Efficient data management typically requires the use of a computer database. A database is a shared, integrated computer structure that stores a collection of:
- End-user data, that is, raw facts of interest to the end user.
- Metadata, or data about data, through which the end-user data are integrated and managed.
The metadata provide a description of the data characteristics and the set of relationships that links the data found within the database. For example, the metadata component stores information such as the name of each data element, the type of values (numeric, dates, or text) stored on each data element, whether or not the data element can be left empty, and so on. The metadata provide information that complements and expands the value and use of the data. In short, metadata present a more complete picture of the data in the database. Given the characteristics of metadata, you might hear a database described as a “collection of self-describing data.”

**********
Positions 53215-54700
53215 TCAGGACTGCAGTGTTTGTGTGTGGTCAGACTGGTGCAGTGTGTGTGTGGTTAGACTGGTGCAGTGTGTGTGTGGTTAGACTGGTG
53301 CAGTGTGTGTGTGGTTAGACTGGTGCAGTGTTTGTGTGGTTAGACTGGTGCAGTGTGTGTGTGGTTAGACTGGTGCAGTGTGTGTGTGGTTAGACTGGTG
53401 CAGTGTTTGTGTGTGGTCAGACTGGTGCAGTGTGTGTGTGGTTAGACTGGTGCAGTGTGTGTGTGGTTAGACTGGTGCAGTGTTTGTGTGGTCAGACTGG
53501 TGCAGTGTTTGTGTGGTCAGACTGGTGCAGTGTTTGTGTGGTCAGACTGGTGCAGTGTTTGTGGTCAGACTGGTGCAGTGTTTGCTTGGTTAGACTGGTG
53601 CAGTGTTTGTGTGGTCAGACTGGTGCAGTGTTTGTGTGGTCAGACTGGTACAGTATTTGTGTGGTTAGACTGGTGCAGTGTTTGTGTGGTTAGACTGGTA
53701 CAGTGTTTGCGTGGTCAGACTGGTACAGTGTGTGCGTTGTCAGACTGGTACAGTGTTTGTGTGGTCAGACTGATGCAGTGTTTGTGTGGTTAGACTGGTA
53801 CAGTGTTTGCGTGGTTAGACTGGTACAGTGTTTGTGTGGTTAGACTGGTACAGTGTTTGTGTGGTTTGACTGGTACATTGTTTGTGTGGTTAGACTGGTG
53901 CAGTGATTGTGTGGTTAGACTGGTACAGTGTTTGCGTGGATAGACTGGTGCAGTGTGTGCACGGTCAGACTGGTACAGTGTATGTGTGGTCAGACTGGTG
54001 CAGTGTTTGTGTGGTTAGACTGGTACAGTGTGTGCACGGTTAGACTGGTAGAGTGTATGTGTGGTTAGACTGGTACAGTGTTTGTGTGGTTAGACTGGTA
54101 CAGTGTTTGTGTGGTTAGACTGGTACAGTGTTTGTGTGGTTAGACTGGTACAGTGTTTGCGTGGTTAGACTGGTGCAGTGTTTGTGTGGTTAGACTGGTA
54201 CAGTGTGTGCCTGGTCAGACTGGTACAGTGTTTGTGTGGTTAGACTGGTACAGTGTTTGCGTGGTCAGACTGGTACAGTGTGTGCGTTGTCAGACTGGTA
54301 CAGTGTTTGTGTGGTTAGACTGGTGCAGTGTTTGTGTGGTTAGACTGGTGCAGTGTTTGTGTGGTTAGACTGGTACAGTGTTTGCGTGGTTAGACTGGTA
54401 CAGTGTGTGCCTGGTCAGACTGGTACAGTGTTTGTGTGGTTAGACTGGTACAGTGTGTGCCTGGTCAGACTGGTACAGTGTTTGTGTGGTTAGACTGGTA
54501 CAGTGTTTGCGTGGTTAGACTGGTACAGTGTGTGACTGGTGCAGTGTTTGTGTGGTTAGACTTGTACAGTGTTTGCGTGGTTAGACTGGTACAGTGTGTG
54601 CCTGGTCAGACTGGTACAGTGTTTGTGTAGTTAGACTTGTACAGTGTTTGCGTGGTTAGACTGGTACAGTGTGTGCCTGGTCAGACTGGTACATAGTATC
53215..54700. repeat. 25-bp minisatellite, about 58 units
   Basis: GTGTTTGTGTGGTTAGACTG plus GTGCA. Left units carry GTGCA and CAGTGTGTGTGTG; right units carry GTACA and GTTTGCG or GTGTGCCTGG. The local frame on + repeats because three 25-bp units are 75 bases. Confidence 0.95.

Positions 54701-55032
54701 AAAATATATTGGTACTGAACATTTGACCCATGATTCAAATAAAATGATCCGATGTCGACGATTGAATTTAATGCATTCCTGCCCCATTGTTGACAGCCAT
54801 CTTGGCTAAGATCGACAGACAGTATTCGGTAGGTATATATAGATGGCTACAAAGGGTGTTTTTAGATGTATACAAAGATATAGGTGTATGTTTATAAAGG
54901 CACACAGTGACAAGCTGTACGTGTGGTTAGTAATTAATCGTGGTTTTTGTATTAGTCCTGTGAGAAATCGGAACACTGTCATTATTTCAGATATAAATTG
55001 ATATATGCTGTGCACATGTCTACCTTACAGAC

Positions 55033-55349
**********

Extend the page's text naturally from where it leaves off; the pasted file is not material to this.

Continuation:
A database management system (DBMS) is a collection of programs that manages the database structure and controls access to the data stored in the database. In a sense, a database resembles a very well-organized electronic filing cabinet in which powerful software, known as a database management system, helps manage the cabinet’s contents.